Penfolds’ Barossa workers on strike

More than 100 workers at two Treasury Wine Estates sites in the Barossa Valley have gone on strike to demand more pay amid cost-of-living pressures.

Dec 13, 2023, updated Dec 13, 2023
Penfolds' cellar door at the Barossa Valley. Photo: SATC.

Penfolds' cellar door at the Barossa Valley. Photo: SATC.

About 125 Treasury Wine Estates employees today walked off the job to demand an improved enterprise bargaining agreement.

The United Workers Union (UWU) said the workers want a 7 per cent raise in the first year of the deal, a 5 per cent raise in the second, and a further 5 per cent in the third.

The union told InDaily the current offer on the table was for a 4.5 per cent raise in the first year, 3 per cent in the second and 3 per cent in the third, and that staff at TWE’s winery and packaging site near Nuriootpa were involved with some of the company’s top brands and drops.

“Our members are keenly aware of the impending vintage and they want to work, but they feel they have been left with no option after failing to receive a reasonable offer,” said UWU national secretary Tim Kennedy.

“Treasury Wines executives might think nothing of sampling a $800 bottle of Grange but workers are in the grips of a cost-of-living crisis and finding it hard to put food on the table.”

Kennedy said the wage increase workers were demanding needed to be understood in the context that those at the Barossa sites took a wage freeze during the pandemic.

“These workers worked during the pandemic with no wage increase – they’re not asking for a lot, just to keep up with the cost-of-living pressure they are currently experiencing,” he said.

“What we need is for ethical investors in this massive winemaker to step up and let the company know they need to treat workers with respect – which includes giving them a living wage.

“As Treasury Wines eyes profit growth, particularly with the potential reopening of trade with Chinese markets, it is crucial that these gains are equitably shared, starting with the workers who have supported the company through thick and thin.”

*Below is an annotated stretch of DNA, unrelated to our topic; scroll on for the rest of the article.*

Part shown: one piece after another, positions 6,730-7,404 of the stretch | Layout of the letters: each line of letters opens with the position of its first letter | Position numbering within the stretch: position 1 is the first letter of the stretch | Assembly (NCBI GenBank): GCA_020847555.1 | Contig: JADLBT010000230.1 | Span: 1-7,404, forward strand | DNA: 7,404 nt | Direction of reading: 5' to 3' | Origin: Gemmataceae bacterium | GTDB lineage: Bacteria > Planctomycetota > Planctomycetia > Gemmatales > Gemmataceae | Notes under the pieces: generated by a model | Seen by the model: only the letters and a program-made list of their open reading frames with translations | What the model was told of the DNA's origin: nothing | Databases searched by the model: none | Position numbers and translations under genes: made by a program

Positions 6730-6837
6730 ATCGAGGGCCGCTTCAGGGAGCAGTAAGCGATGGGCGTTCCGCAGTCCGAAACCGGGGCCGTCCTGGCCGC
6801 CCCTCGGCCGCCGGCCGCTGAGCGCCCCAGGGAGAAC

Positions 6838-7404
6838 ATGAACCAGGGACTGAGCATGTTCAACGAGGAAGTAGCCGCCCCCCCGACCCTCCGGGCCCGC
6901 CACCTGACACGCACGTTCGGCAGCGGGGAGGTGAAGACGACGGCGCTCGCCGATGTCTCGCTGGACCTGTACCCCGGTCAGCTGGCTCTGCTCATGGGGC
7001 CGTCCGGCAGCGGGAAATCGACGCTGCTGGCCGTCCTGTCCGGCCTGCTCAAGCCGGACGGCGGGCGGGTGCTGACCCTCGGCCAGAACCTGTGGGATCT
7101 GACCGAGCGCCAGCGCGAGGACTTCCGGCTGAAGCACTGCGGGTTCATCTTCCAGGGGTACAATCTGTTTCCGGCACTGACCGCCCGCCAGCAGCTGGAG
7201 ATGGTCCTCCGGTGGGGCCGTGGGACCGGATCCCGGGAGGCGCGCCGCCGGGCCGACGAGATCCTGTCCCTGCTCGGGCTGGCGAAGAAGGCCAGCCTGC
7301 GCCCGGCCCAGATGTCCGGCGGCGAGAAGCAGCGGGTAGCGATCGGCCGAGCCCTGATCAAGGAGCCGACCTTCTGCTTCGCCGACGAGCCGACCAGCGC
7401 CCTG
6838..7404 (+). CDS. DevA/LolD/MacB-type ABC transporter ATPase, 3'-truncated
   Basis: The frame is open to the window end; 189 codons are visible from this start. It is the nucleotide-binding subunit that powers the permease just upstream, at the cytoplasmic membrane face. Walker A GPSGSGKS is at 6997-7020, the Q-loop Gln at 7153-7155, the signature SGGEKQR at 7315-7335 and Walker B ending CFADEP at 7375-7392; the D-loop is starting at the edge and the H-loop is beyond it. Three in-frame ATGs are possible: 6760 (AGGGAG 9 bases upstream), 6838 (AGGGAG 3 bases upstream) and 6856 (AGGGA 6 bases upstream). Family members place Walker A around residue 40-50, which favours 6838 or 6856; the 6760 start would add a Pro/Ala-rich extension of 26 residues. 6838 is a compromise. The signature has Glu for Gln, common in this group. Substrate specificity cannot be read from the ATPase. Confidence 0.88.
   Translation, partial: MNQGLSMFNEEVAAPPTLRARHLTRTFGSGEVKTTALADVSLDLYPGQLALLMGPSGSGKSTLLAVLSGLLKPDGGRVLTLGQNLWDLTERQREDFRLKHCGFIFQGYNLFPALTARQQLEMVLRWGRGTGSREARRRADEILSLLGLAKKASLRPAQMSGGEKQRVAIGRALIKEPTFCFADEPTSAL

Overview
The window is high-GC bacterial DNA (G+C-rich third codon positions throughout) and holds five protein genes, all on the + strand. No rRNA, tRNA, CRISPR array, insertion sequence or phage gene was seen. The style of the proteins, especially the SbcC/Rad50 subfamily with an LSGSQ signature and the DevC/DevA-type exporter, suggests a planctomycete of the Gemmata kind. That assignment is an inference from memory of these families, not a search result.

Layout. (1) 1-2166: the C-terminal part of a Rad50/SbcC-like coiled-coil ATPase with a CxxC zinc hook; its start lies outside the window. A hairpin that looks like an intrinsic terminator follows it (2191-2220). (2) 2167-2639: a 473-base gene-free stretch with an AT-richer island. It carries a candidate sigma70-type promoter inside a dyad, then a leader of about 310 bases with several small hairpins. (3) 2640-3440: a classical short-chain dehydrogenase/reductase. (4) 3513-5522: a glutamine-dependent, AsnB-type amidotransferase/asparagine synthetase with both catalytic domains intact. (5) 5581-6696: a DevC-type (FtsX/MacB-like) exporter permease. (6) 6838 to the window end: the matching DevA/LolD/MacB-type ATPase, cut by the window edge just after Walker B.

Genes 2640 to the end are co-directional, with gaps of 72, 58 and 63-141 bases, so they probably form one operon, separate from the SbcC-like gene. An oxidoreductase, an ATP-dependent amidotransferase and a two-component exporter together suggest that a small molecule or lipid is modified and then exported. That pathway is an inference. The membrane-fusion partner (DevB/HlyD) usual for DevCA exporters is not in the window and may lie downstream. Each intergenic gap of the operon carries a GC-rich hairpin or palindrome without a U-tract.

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In addition to demanding a better EBA offer, Kennedy said workers were standing against “unfair labour practices” at the company; former labour-hire workers took the Penfolds parent company to the Human Rights Commission in April after being sacked without warning. They allege TWE breached the Disability Discrimination Act.

The strike action also follows shareholder rebuke for Treasury Wine Estates. At the company’s recent annual general meeting in October, more than 53 per cent of shareholders voted against the remuneration proposed for executives.

“You have a situation where senior management is upsetting the shareholders and the workers, and then giving below cost-of-living wage increase offers,” Kennedy told InDaily.

“For them to take action it shows there’s a serious concern and stress on the workers there.”

In a statement, Treasury Wine Estates said the number of workers striking was less than half of the Barossa Valley workforce, and there would be no impact on the production of any of the company’s brands, including Penfolds.

“We understand and appreciate the pressures of the current costs of living and believe our recent offer was substantial and fair, with an 11.5 per cent pay increase over three years ensuring team members would remain amongst some of the highest paid in the industry,” a spokesperson said.

“This increase is ahead of the average annual wage growth and in line with forecasted CPI over the covered period. We will continue to negotiate with all bargaining representatives, including the proportion of our team at the Barossa winery and packaging facility that is represented by the United Workers’ Union to achieve an agreement.

“There is no impact to the production of our brands and we have detailed plans in place to minimise any impact to customers as a result of the 28-hour work stoppage by the Union.”

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